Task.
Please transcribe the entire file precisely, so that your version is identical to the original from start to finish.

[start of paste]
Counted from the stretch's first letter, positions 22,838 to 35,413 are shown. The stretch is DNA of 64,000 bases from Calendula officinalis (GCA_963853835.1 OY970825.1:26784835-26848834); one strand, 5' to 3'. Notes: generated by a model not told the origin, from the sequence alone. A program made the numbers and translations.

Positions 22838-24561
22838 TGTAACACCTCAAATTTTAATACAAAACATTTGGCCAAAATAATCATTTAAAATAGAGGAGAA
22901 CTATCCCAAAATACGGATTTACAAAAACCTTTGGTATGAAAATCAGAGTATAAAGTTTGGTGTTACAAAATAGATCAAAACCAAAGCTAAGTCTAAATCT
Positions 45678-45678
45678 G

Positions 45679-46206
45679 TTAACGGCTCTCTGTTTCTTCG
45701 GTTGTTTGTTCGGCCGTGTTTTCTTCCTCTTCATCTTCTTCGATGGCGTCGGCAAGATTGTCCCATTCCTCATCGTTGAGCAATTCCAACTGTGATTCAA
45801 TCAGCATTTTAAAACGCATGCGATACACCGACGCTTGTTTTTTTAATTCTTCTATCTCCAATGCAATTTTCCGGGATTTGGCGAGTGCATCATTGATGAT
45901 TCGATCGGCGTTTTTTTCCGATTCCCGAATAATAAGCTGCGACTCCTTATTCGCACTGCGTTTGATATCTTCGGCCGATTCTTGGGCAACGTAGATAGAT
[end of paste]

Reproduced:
Counted from the stretch's first letter, positions 22,838 to 35,413 are shown. The stretch is DNA of 64,000 bases from Calendula officinalis (GCA_963853835.1 OY970825.1:26784835-26848834); one strand, 5' to 3'. Notes: generated by a model not told the origin, from the sequence alone. A program made the numbers and translations.

Positions 22838-24561
22838 TGTAACACCTCAAATTTTAATACAAAACATTTGGCCAAAATAATCATTTAAAATAGAGGAGAA
22901 CTATCCCAAAATACGGATTTACAAAAACCTTTGGTATGAAAATCAGAGTATAAAGTTTGGTGTTACAAAATAGATCAAAACCAAAGCTAAGTCTAAATCT
Positions 45678-45678
45678 G

Positions 45679-46206
45679 TTAACGGCTCTCTGTTTCTTCG
45701 GTTGTTTGTTCGGCCGTGTTTTCTTCCTCTTCATCTTCTTCGATGGCGTCGGCAAGATTGTCCCATTCCTCATCGTTGAGCAATTCCAACTGTGATTCAA
45801 TCAGCATTTTAAAACGCATGCGATACACCGACGCTTGTTTTTTTAATTCTTCTATCTCCAATGCAATTTTCCGGGATTTGGCGAGTGCATCATTGATGAT
45901 TCGATCGGCGTTTTTTTCCGATTCCCGAATAATAAGCTGCGACTCCTTATTCGCACTGCGTTTGATATCTTCGGCCGATTCTTGGGCAACGTAGATAGAT